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I work at a mid-sized organization that is set up on a domain. We have a hardware firewall set up for VPN access and a client on each user's computer for network access outside of the office. We have a new customer who would like us to share data with them by connecting to their VPN. Is there any information I should be aware of when considering this situation? Could it cause more harm than good? The customer's IT department is making it seem like we shouldn't have any issues, but I think it is a bad idea. Opinions please.

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Why do you think it's a bad idea? – John Gardeniers Oct 5 '11 at 1:30
Just thought it might mess up routing or be a security problem – adivis12 Oct 5 '11 at 1:47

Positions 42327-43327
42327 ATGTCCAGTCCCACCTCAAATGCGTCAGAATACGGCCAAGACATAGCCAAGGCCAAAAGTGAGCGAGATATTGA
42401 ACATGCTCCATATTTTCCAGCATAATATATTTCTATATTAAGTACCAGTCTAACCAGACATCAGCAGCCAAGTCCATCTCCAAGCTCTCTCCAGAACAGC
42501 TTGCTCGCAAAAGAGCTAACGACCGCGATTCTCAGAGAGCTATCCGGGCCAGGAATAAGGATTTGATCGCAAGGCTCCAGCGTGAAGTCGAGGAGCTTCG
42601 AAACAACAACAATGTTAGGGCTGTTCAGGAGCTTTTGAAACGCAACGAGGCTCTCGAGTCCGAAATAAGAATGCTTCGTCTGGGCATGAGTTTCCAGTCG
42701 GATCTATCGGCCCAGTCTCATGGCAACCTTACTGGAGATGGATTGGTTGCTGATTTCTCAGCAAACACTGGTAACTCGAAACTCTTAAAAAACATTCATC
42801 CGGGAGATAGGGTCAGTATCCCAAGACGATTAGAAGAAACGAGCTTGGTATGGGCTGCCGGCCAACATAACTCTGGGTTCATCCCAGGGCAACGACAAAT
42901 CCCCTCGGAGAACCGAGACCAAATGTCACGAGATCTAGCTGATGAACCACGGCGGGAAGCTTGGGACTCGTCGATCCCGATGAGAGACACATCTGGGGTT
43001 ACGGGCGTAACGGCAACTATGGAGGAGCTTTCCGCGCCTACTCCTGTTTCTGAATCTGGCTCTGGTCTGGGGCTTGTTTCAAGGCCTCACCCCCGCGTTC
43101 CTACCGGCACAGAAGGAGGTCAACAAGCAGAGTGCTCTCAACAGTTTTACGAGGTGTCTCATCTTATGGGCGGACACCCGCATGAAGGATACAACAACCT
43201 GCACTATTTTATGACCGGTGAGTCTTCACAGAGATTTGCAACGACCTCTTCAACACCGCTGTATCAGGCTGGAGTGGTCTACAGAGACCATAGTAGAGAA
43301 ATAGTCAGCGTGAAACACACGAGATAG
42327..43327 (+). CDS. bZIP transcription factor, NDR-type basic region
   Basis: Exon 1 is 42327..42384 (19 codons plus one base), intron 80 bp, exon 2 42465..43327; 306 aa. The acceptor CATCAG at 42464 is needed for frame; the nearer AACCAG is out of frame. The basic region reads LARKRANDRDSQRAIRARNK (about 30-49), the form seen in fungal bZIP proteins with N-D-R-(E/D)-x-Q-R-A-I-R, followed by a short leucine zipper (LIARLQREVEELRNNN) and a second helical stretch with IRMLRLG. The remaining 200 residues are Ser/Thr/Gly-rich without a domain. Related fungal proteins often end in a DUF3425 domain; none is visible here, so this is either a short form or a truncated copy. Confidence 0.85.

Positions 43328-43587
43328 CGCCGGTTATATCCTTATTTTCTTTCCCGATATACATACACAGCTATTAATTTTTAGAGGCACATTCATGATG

That's fine. If people know what your concerns are they can address those points in their answers. – John Gardeniers Oct 5 '11 at 3:12
up vote 1 down vote accepted

Do a quick audit of the RFC 1918 (private) IP addresses in place in both LANs. This can cause quite a headache if you both use, for example, the ubiquitous network.

Aside from the potential networking snafu, carefully consider what servers will be exposed by the VPN on your end and how you will protect them against traffic routed through the tunnel.

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We do it with important partners/customers, but apply ACLs to what each side can access. It's pretty much the same concept of least privileges that is commonly applied.

For instance, if the customer needs to get to a web service in my network, his network is allowed only port 80 access to the 1 server. In reverse their side won't allow any traffic originating from my network.

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